Tectonics is a Music Festival curated by Ilan Volkov, proudly presented by Iceland Symphony Orchestra. It takes place in Harpa Concert Hall in Reykjavík 1.- 3. March

Ilan Volkov, Curator
How can an orchestra, the 19th century beast, be more radical and experimental? Is it possible? This is one of the questions that started me on a journey that led to the Tectonics Music Festival, to take place in Reykjavik this winter and next year with the BBC Scottish Symphony Orchestra in Glasgow. I am hoping to present future events in various locations and with the partnership of various orchestras always using local musicians and artists. Everywhere we will try to present various answers to our main question, and in Reykjavik this year we shall concentrate on a few pioneering figures who faced this challenge and present many new works by composers from Iceland and beyond. Starting with John Cage is a natural, easy choice, since his work is above all an effort to look afresh at the arts in general and at music in particular. Cage was mainly influenced by a number of original thinkers, such as Thoreau, Satie and Duchamp. Throughout his composing life he used large ensembles and orchestras in a totally new way, partly by completely transforming the conductor's role. In his early Concert for piano, for instance, the conductor becomes a living subjective clock, while in the late so-called number-pieces there is no conductor at all and each musician uses his own stopwatch. These big orchestral works were way ahead of their time and are not likely to become standard repertoire anytime soon.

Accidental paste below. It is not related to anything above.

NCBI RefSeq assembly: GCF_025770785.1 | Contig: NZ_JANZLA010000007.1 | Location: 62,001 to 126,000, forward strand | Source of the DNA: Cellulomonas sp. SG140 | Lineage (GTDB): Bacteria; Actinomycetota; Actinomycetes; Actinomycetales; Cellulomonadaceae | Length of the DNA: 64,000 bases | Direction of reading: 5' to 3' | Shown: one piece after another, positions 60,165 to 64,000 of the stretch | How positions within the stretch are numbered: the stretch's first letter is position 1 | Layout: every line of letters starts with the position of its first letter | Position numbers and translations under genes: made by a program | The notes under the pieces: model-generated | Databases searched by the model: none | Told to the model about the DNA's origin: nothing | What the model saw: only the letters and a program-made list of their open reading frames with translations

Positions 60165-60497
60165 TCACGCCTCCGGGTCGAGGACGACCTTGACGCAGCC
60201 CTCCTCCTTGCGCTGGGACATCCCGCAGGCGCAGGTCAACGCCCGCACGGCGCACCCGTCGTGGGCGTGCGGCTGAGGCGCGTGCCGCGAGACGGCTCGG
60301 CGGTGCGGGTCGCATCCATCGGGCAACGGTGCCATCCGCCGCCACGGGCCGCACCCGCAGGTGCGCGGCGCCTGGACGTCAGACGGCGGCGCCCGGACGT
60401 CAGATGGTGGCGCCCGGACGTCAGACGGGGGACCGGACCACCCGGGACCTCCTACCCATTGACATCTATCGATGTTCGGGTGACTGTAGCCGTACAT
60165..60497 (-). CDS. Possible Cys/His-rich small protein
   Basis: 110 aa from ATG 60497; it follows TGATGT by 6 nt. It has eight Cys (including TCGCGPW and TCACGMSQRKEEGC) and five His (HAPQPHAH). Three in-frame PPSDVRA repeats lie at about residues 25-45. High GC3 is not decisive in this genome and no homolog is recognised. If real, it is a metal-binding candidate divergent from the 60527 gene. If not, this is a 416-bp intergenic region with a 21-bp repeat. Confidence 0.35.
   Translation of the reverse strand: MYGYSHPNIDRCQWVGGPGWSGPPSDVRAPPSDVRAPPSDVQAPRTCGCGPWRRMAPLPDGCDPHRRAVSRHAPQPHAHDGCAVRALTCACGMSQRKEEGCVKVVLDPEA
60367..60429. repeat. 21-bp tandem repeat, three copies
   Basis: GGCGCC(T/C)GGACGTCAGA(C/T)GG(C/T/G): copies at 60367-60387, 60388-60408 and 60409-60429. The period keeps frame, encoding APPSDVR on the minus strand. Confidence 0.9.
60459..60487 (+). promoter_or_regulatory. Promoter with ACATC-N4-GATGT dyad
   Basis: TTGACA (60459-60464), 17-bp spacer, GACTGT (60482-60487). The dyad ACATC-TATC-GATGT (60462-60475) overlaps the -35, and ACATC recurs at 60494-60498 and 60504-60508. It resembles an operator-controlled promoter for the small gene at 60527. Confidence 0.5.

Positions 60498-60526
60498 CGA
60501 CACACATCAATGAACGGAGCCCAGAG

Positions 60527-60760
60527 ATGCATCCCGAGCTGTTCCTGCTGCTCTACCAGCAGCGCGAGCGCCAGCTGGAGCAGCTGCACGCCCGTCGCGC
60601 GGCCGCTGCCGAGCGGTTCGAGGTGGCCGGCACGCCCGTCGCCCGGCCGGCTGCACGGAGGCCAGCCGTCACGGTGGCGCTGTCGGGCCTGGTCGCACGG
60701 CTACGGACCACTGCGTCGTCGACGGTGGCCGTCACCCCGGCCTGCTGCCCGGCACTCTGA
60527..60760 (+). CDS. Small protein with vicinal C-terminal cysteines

Other composers, some of whom collaborated with Cage, were also seeking new paths, developing alternative notation techniques, spatial works, electronic pieces, installations etc. Works by Morton Feldman, Christian Wolff and Alvin Lucier will also be central to our festival. Some of the pieces for ensemble and orchestra will continue the line of experimenting with the conductor's role or cancelling it altogether. In Berio’s Accordo there will be 4 conductors, each conducting a separate brass band. Charles Ross uses two separate ensembles - one classical with standard notation and one consisting of improvisers reading a sand painting, and from among the Icelanders, both Aki Asgeirsson and Jesper Pedersen invent new ways to notate for orchestra, using light and movement.

It is crucial for me to have on the same stage and setting different kinds of musicians - not only from the classic music world but also from many other genres, where experimentation is exciting and powerful. Improvisers, live electronic musicians and many other independent musicians will join the orchestra in presenting various works in new and unique ways.

In the second day of the festival, Magnus Blondal, the Icelandic pioneer of electronic music, will be performed. We shall hear his chamber, orchestral and some of his electronic masterpieces. When I first saw Harpa, before it was finished, I was immediately struck by the opportunity to use various foyer locations and the acoustic landscapes in the halls. Frank Denyer's new orchestral piece is written specifically with this in mind. And finally, working again with John Tilbury will be a highlight for me, especially hearing him in duo with the wonderful Oren Ambarchi, creating huge, amazing sounds on his guitar. Recently I have had the pleasure of promoting Oren's concerts in Israel and I cannot wait for our coming encounter, performing a new work for orchestra and electric guitar. Some of the music is written but most of it is being signaled and cued while improvising and composing in real time.

All of that will surely be an adventure for us all. Musicians and audience – we will all be there with no safety nets whatsoever.

ilan volkov